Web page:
Chapter SEVENTEEN
Peeking, Mapping, Reducing and Collecting


Exam Objectives

Develop code to extract data from an object using peek() and map() methods including primitive versions of the map() method.
Save results to a collection using the collect method and group/partition data using the Collectors class.
Use of merge() and flatMap() methods of the Stream API.

peek()

peek() is a simple method:

Stream<T> peek(Consumer<? super T> action)

It just executes the provided Consumer and returns a new stream with the same elements of the original one.

Most of the time, this method is used with System.out.println() for debugging purposes (to see what's on the stream):

System.out.format("\n%d",
    IntStream.of(1, 2, 3, 4, 5, 6)
        .limit(3)
        .peek( i ->
            System.out.format("%d ", i) )
        .sum() );

The output:

1 2 3
6

Notice peek() is an intermediate operation. In the example, we can't use something like forEach() to print the values returned by limit() because forEach() is a terminal operation (and we couldn't call sum() anymore).

It's important to emphasize that peek() is intended to see the elements of a stream in a particular point of the pipeline, it's considered bad practice to change the stream in any way. If you want to do that, use the following method.

map()

map() is used to transform the value or the type of the elements of a stream:

<R> Stream<R> map(Function<? super T,? extends R> mapper)

IntStream mapToInt(ToIntFunction<? super T> mapper)

LongStream mapToLong(ToLongFunction<? super T> mapper)

DoubleStream mapToDouble(ToDoubleFunction<? super T> mapper)

As you can see, map() takes a Function to convert the elements of a stream of type T to type R, returning a stream of that type R:

Stream.of('a', 'b', 'c', 'd', 'e')
    .map(c -> (int)c)
    .forEach(i -> System.out.format("%d ", i));

The output:

97 98 99 100 101

There are versions for transforming to primitive types, for example:

IntStream.of(100, 110, 120, 130 ,140)
    .mapToDouble(i -> i/3.0)
    .forEach(i -> System.out.format("%.2f ", i));

Will output:

33.33 36.67 40.00 43.33 46.67

flatMap()

flatMap() is used to "flatten" (or combine) the elements of a stream into one (new) stream:

<R> Stream<R> flatMap(Function<? super T,
                       ? extends Stream<? extends R>> mapper)


DoubleStream flatMapToDouble(Function<? super T,
                       ? extends DoubleStream> mapper)


IntStream flatMapToInt(Function<? super T,
                       ? extends IntStream> mapper)


LongStream flatMapToLong(Function<? super T,
                       ? extends LongStream> mapper)

From its signature (and their primitive versions' signature) we can see that in contrast to map() (that returns a single value), flatMap() must return a Stream. If flatMap() returns null, an empty stream is returned instead.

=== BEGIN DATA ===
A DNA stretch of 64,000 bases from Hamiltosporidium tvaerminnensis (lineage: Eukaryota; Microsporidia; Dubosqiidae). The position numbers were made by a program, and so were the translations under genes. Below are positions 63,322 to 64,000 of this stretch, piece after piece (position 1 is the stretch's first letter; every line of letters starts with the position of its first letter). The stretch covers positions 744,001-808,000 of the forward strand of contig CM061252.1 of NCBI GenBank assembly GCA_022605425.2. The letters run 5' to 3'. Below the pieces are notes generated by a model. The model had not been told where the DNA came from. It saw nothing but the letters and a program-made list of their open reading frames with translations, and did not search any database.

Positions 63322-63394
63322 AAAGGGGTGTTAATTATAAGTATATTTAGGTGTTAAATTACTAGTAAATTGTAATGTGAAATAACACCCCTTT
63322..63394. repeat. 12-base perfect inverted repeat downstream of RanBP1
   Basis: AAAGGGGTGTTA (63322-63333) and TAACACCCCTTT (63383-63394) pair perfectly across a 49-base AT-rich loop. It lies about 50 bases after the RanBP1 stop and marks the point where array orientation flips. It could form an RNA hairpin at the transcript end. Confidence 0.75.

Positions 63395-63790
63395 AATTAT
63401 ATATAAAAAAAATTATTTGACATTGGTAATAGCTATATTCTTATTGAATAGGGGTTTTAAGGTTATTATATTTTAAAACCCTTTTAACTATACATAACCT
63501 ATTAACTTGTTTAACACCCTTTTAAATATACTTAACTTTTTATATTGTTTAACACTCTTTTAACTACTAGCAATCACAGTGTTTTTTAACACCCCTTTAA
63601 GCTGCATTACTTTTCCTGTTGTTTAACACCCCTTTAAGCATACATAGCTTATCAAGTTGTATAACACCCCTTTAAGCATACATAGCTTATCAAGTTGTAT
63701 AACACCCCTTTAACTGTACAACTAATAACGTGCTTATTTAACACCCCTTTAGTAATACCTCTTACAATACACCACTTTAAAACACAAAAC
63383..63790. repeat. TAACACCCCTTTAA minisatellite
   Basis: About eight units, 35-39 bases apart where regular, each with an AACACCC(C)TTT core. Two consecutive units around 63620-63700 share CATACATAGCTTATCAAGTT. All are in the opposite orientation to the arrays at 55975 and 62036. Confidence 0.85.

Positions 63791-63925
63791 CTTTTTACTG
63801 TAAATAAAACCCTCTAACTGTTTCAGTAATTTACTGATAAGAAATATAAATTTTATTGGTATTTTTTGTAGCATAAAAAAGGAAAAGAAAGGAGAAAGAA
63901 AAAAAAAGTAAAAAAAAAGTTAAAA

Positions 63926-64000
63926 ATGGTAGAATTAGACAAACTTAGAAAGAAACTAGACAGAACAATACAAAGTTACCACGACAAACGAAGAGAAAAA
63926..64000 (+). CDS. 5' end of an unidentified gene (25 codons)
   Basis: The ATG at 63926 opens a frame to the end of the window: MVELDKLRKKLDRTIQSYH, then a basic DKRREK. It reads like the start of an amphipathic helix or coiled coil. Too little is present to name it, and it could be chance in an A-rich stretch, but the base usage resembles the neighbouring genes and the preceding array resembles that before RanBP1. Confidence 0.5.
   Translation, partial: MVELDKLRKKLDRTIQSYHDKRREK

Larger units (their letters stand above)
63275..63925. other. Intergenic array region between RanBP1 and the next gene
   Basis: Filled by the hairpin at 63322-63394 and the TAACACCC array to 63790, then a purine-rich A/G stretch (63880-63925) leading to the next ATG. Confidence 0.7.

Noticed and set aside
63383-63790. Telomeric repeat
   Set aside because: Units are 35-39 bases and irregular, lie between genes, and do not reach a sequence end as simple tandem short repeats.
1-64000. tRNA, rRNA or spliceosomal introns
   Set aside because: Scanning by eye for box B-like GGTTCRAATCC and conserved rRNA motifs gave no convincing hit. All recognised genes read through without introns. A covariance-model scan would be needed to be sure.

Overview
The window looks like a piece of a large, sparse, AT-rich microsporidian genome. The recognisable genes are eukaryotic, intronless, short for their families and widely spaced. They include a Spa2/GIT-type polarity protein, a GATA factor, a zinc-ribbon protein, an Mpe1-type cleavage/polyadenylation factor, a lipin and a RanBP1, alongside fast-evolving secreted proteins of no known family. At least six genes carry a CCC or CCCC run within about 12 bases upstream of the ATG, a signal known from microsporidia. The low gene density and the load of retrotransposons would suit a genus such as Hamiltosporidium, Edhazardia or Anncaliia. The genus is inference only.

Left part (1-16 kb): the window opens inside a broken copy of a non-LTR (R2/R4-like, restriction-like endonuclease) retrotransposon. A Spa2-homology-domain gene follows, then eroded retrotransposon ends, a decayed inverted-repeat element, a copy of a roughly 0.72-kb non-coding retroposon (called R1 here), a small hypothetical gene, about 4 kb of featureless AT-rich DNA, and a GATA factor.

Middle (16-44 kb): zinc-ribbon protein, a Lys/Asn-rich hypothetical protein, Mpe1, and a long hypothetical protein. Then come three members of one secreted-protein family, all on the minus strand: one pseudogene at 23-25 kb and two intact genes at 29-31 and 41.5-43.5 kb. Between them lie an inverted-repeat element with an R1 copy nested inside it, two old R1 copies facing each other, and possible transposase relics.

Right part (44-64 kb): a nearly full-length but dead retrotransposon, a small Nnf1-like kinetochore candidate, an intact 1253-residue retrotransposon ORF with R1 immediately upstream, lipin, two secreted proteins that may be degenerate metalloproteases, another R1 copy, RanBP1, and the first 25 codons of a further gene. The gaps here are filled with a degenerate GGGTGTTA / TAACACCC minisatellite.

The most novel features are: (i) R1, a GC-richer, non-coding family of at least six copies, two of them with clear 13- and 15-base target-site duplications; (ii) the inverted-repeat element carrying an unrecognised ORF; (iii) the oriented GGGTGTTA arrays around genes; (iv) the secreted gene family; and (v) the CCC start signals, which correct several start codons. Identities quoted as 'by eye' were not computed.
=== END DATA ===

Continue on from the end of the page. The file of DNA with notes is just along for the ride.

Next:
Let's see how this work. If we have a stream of lists of characters:

List<Character> aToD = Arrays.asList('a', 'b', 'c', 'd');
List<Character> eToG = Arrays.asList('e', 'f', 'g');
Stream<List<Character>> stream = Stream.of(aToD, eToG);

And we want to convert all the characters to their int representation, we can't use map() anymore:

stream .map(c -> (int)c)

Because (as each element of the stream is passed to map) c represents an object of type List<Character>, not Character.

What we need to do is to get the elements of the lists into one stream and then convert each character to an int. Fortunately, the "combining" part is exactly what flatMap() does:

stream
    .flatMap(l -> l.stream())
    .map(c -> (int)c)
    .forEach(i -> System.out.format("%d ", i));

So this code can output:

97 98 99 100 101 102 103

Using peek() after flatMap() may clarify how the elements are processed:

stream
    .flatMap(l -> l.stream())
    .peek(System.out::print)
    .map(c -> (int)c)
    .forEach(i -> System.out.format("%d ", i));

As you can see from the output, the stream returned from flatMap() is passed through the pipeline, as if we were working with a stream of single elements and not with a stream of lists of elements:

a97 b98 c99 d100 e101 f102 g103

This way, with flatMap() you can convert a Stream<List<Object>> to Stream<Object>. However, the important concept is that this method returns a stream and not a single element (as map() does).

Reduction

A reduction is an operation that takes many elements and combines them (o reduce them) into a single value or object, and it is done by applying an operation multiple times.

Some examples of reductions are summing N elements, finding the maximum element of N numbers, or counting elements.

Like in the following example, where using a for loop, we reduce an array of numbers to their sum:

int[] numbers = {1, 2, 3, 4, 5, 6};
int sum = 0;
for(int n : numbers) {
    sum += n;
}

Of course, making reductions with streams instead of loops has more benefits, like easier parallelization and improved readability.

The Stream interface has two methods for reduction:

We can implement reductions with both methods, but collect() help us to implement a type of reduction called mutable reduction, where a container (like a Collection) is used to accumulate the result of the operation.

reduce()

This method has three versions:

Optional<T> reduce(BinaryOperator<T> accumulator)

T reduce(T identity,
         BinaryOperator<T> accumulator)


<U> U reduce(U identity,
             BiFunction<U,? super T,U> accumulator,
             BinaryOperator<U> combiner)

Remember that a BinaryOperator<T> is equivalent to a BiFunction<T, T, T>, where the two arguments and the return type are all of the same types.